|Publication number||US5625264 A|
|Application number||US 08/377,431|
|Publication date||Apr 29, 1997|
|Filing date||Jan 24, 1995|
|Priority date||May 31, 1994|
|Also published as||CN1042081C, CN1120264A|
|Publication number||08377431, 377431, US 5625264 A, US 5625264A, US-A-5625264, US5625264 A, US5625264A|
|Original Assignee||Samsung Aerospace Industries, Ltd.|
|Export Citation||BiBTeX, EndNote, RefMan|
|Patent Citations (7), Referenced by (36), Classifications (16), Legal Events (6)|
|External Links: USPTO, USPTO Assignment, Espacenet|
1. Field of The Invention
The present invention relates generally to a system for controlling a brushless DC motor, and more particularly, to a system capable of minimizing a torque ripple.
2. Description of Related Art
Various kinds of motors are used as driving devices for industrial electrical devices, such as a video tape recorder or a color printer, for example, and automatic machinery and tools, such as a robot, a numerical control machine, and the like. Demand for such motors is rapidly increasing because of automation.
Motors are broadly classified as DC motors and AC motors. DC motors are generally used because they are easily controlled. However, a disadvantage of the DC motor is the necessity for replacing brushes periodically. Although an AC motor does not require brushes, it is difficult to control. Thus, it has not been used for industrial products of high accuracy. However, because control technique for the AC motor are greatly advanced due to the development of microprocessor and other electronic techniques, the AC motor is replacing the DC motor.
Specifically, brushless DC motors and synchronous AC motors are generally used in highly accurate servomechanisms. The brushless DC motor is advantageous in that production costs are low. However, because brushless DC motors are difficult to control, they have been generally used for automatic machinery and tools, and industrial electrical devices which do not require micro-precision accuracy.
First, the operating principle of the brushless DC motor is described with reference to FIG. 1. Construction of a three-phase brushless DC motor is similar to that of a synchronous AC motor. A rotor 13 consists of a permanent magnet having P pole pairs (one pair being shown). Coils 11 are wound in a stator iron core 12, and three-phase current is supplied through the coils 11.
When the rotor 13 of the permanent magnet is rotating at a speed D, a magnetic flux is generated. The magnetic flux cuts current flowing through the coils 11 of the stator, thereby generating a torque between the stator iron core 12 and the rotor 13 according to Ampere's Law (F=I×B). Arrows illustrated in the rotor 13 of FIG. 1 indicate the directions of the magnetic flux.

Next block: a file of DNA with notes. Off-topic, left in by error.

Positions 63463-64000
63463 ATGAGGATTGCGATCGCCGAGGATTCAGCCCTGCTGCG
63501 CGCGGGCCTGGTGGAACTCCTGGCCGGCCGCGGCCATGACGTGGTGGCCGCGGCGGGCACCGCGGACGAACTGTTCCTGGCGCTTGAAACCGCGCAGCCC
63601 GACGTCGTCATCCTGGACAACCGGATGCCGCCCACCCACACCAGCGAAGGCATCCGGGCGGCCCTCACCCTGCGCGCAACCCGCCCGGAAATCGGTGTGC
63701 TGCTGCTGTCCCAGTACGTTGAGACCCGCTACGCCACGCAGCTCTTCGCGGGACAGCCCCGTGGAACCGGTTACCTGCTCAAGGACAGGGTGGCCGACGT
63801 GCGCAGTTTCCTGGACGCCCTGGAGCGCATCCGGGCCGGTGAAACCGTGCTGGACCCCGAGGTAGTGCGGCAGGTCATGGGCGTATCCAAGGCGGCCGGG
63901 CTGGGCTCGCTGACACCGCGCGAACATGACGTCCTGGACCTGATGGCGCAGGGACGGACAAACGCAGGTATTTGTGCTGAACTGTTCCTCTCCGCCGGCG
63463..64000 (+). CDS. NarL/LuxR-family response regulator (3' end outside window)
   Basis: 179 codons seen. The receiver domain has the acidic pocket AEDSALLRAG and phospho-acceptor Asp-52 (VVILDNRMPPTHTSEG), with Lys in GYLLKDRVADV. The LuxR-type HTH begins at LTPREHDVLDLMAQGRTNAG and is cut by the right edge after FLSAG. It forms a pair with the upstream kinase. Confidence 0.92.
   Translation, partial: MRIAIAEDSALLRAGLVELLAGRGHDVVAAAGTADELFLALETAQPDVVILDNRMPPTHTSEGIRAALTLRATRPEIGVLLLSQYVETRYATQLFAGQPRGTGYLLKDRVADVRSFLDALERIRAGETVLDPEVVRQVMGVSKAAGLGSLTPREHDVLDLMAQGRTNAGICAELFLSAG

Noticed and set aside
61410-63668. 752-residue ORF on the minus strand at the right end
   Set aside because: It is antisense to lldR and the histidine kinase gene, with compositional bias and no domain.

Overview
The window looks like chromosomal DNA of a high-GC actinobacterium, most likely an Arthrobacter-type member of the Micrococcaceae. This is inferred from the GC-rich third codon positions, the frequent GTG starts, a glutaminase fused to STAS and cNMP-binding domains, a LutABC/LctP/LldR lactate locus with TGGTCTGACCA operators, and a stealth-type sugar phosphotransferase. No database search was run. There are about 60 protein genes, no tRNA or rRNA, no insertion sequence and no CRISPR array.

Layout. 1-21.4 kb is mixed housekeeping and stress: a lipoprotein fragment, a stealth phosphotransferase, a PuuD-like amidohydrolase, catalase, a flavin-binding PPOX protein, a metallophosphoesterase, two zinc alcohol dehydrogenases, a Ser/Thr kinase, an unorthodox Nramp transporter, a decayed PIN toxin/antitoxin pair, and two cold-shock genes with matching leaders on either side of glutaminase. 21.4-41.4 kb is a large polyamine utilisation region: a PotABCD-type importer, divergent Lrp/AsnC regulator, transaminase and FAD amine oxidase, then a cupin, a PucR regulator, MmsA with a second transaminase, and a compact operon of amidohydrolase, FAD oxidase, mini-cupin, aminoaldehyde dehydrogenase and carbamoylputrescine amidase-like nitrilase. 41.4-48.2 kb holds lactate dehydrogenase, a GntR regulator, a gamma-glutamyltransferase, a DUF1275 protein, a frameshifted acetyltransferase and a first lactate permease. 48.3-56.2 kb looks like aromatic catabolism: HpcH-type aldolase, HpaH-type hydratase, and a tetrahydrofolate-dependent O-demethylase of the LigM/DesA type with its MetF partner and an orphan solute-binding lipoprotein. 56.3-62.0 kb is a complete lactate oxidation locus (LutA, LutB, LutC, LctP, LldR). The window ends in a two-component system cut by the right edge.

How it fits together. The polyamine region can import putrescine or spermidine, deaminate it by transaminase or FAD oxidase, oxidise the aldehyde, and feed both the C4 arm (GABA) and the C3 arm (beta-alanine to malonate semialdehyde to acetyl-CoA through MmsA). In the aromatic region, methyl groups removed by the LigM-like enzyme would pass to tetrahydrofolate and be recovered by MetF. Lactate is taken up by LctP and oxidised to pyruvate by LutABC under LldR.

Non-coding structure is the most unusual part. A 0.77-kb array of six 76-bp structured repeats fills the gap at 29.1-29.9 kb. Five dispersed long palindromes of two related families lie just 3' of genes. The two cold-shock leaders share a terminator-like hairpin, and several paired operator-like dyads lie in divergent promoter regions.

Secondly, a dynamic equation of the brushless DC motor is derived based upon the following assumptions of a three-phase brushless DC motor.
1) The motor operates in a linear area and a the hysteresis loss may be ignored.
2) A slit between the rotor and the stator is uniform compared to the radius of the rotor.
3) Mutual inductances among each phase are constant regardless of the position of the rotor.
Since phase voltage of the motor is the sum of the amount of voltage drop caused by resistance and a time derivative of the amount of magnetic flux interlinkage, an equation of the phase voltage can be expressed as follows: ##EQU1##
where Vk is the input voltage to the phase, ik is the phase current, rk is phase resistance and λk is the magnetic flux.
The interlinked magnetic flux of one phase is classified into a magnetic flux produced by current flowing in the phase, a magnetic flux interlinked by current of the other phase and a magnetic flux interlinked by the rotor of the permanent magnet, and the motor is operated in the linear area (Assumption 1). The magnetic flux λk can be obtained as follows; ##EQU2##
where Ljk is a mutual inductance between phases j and k, Lkk is a self-inductance, and λmk is the interlinkage number of the magnetic flux between the rotor and a phase, k.
If the equation (2) is substituted into the equation (1), ##EQU3##
where θ is a position of the rotor.
The last term in the right-hand side of the equation (3) corresponds to the reverse electromotive force of the motor, and is the speed of the rotor multiplied by a position θ derivative of the interlinkage number of the magnetic flux interlinked by the rotor on the stator. Accordingly, most of voltage applied to the motor is cancelled by the reverse electromotive force, which has a large value at high speed, such that it is difficult to obtain current of a predetermined flow and thereby a desired torque can not be obtained.
The following may be defined according to condition (3). ##EQU4##
The position θ derivative of the interlinkage number of the magnetic flux interlinked by the rotor on the stator is a characteristic function of the motor, and since phases have phase differences by 2/3π from one another, the following definitions may be obtained. ##EQU5##
Since three phases are connected in a Y line, the total of the current of the three phases becomes zero.
i1 +i2 +i3 =0 (6)
According to the conditions, (3), (4), (5) and (6), a following equation (7) may be obtained. ##EQU6##
The equation (7) can be expressed for the three phases as follows; ##EQU7##
A coenergy relationship is introduced to calculate the torque generated by one phase. ##EQU8##
Referring to equation (10), the torque generated by one phase is the characteristic function g(θ) of the motor multiplied by the phase current. Since the entire torque T is the total of T1, T2 and T3, an equation (11) may be obtained according to equations (5) and (10).